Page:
where ${M}^{2}=\frac{{a}_{0}^{2}}{{u}_{0}^{2}}$ , ${M}_{A}^{2}=\frac{{c}_{0}^{2}}{{u}_{0}^{2}}$ and $\stackrel{\xaf}{b}=b{\rho}_{0}$ whose square and higher power are neglected.

The strong shock condition in present case is given as:

${u}_{1}=\frac{2u\left(1-\alpha \right)}{\gamma +1}$ , ${p}_{1}=\frac{2{u}^{2}{\rho}_{0}\left(1-\alpha \right)}{\gamma +1}$ , ${\rho}_{1}={\rho}_{0}\frac{\gamma +1}{\left(\gamma -1\right)+2\alpha}$ ,

${a}_{1}=\frac{u}{\gamma +1}{\left\{2\gamma \left(1-b\rho \right)\right\}}^{1/2}{\left\{\left(\gamma -1\right)+2b\rho \right\}}^{1/2}$ (3.10)

4. Characteristics Rules

In this section we consider the method of characteristic as described by Whitham [24] to find change in area of a non uniform tube in case of pure magneto-gasdynamic non-ideal conducting gas. If we consider one dimensional formulation for flow in a tube of a given cross-sectional area, where $A\left(x\right)={A}_{0}=\text{constant}$ , in x < 0, and the shock is initially moving in this section with constant Mach number ${M}_{0}$ . We consider that the shock is to be produced by a piston moving with appropriate constant speed far back in the uniform section. The piston is still providing the thrust to keep the shock moving, but there are no changes due to this and the changes are entirely due to the cross-sectional area. Though the flow is not strictly one dimensional but if the cross-section $A\left(x\right)$ does not vary too rapidly, the equations obtained by averaging across the tube will provide a good approximation of one dimensional flow. Thus for this case the equations governing the motion reduces into following form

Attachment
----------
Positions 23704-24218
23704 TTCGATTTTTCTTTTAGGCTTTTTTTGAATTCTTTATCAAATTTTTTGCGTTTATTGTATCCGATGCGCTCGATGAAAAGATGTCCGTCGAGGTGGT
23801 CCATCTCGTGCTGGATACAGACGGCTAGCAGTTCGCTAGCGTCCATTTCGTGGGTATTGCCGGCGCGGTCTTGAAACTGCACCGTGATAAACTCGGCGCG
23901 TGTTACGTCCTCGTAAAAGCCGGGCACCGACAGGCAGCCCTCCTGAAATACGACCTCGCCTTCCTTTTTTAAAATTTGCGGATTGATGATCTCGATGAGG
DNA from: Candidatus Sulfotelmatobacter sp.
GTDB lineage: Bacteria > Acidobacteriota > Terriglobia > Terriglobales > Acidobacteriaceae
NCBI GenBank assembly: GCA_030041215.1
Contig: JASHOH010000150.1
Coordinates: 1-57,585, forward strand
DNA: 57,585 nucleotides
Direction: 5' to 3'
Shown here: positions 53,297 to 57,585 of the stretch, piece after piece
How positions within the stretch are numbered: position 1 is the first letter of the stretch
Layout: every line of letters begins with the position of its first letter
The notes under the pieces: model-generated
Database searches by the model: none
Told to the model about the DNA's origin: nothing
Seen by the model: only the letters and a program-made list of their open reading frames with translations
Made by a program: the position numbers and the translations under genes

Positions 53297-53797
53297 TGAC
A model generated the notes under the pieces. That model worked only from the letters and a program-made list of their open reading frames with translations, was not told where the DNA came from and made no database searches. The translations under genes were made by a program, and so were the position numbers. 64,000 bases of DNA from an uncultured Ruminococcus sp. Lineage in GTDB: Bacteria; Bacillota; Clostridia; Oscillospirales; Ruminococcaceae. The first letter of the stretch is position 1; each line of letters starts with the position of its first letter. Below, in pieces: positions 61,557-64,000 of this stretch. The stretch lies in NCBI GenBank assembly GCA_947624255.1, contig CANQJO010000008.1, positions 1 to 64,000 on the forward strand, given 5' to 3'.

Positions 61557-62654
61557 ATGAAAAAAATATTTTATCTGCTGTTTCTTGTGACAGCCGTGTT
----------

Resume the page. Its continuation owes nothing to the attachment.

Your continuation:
${\rho}_{,t}+u{\rho}_{,x}+\rho {u}_{,x}+\rho u\frac{{A}_{,x}\left(x\right)}{A\left(x\right)}=0$ (4.1)

${u}_{,t}+u{u}_{,x}+\frac{1}{\rho}{p}_{,x}+\frac{\mu H}{\rho}{H}_{,x}=0$ (4.2)

${H}_{,t}+u{H}_{,x}+H{u}_{,x}+Hu\frac{{A}_{,x}\left(x\right)}{A}=0$ (4.3)

and

$\rho T\left({S}_{,t}+u{S}_{,x}\right)=\frac{{J}^{2}}{\sigma}$ (4.4)

where $S,J,\sigma $ , are entropy, current density vector and electrical conductivity respectively. In case of infinite electrical conductivity $\sigma \to \infty $ , hence above equation reduces to

$\rho T\left({S}_{,t}+u{S}_{,x}\right)=0$ (4.5)

case corresponding to isentropic flow. Above system of equation may be combined to give following differential equation along positive characteristics:

$\frac{\text{d}x}{\text{d}t}=u+{a}_{e}$ (4.6)

$\text{d}p+\mu H\text{d}H+\rho {a}_{e}\text{d}u+\frac{\rho {a}_{e}{}^{2}u}{u+{a}_{e}}\frac{\text{d}A}{A}=0$ (4.7)

Since in this case we are dealing with pure magneto-gasdynamics shock wave in non-ideal gas, using the values of flow variable just behind the shock, given by Equations (3.1), (3.2),(3.6),(3.7) and (3.8), into the characteristic Equation (4.7), after certain simplifications, we have following differential equation which will provide change of cross-sectional area of the tube